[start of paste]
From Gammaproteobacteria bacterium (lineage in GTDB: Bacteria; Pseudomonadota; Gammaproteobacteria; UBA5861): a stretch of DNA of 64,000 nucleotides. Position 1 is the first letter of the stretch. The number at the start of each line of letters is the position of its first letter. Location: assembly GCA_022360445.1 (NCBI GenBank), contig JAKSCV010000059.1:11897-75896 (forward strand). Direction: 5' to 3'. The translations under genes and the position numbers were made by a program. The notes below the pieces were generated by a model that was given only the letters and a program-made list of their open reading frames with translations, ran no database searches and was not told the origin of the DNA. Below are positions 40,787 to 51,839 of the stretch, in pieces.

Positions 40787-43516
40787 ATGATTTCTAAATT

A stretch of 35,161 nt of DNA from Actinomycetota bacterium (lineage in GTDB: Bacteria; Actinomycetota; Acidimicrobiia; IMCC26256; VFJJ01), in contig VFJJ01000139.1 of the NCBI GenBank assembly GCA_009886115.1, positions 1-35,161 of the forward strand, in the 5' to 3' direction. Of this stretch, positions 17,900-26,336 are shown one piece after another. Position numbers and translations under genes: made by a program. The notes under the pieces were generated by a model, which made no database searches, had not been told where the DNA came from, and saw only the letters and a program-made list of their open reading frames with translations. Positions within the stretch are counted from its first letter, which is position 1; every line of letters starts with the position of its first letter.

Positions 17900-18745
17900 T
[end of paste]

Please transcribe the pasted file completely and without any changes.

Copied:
From Gammaproteobacteria bacterium (lineage in GTDB: Bacteria; Pseudomonadota; Gammaproteobacteria; UBA5861): a stretch of DNA of 64,000 nucleotides. Position 1 is the first letter of the stretch. The number at the start of each line of letters is the position of its first letter. Location: assembly GCA_022360445.1 (NCBI GenBank), contig JAKSCV010000059.1:11897-75896 (forward strand). Direction: 5' to 3'. The translations under genes and the position numbers were made by a program. The notes below the pieces were generated by a model that was given only the letters and a program-made list of their open reading frames with translations, ran no database searches and was not told the origin of the DNA. Below are positions 40,787 to 51,839 of the stretch, in pieces.

Positions 40787-43516
40787 ATGATTTCTAAATT

A stretch of 35,161 nt of DNA from Actinomycetota bacterium (lineage in GTDB: Bacteria; Actinomycetota; Acidimicrobiia; IMCC26256; VFJJ01), in contig VFJJ01000139.1 of the NCBI GenBank assembly GCA_009886115.1, positions 1-35,161 of the forward strand, in the 5' to 3' direction. Of this stretch, positions 17,900-26,336 are shown one piece after another. Position numbers and translations under genes: made by a program. The notes under the pieces were generated by a model, which made no database searches, had not been told where the DNA came from, and saw only the letters and a program-made list of their open reading frames with translations. Positions within the stretch are counted from its first letter, which is position 1; every line of letters starts with the position of its first letter.

Positions 17900-18745
17900 T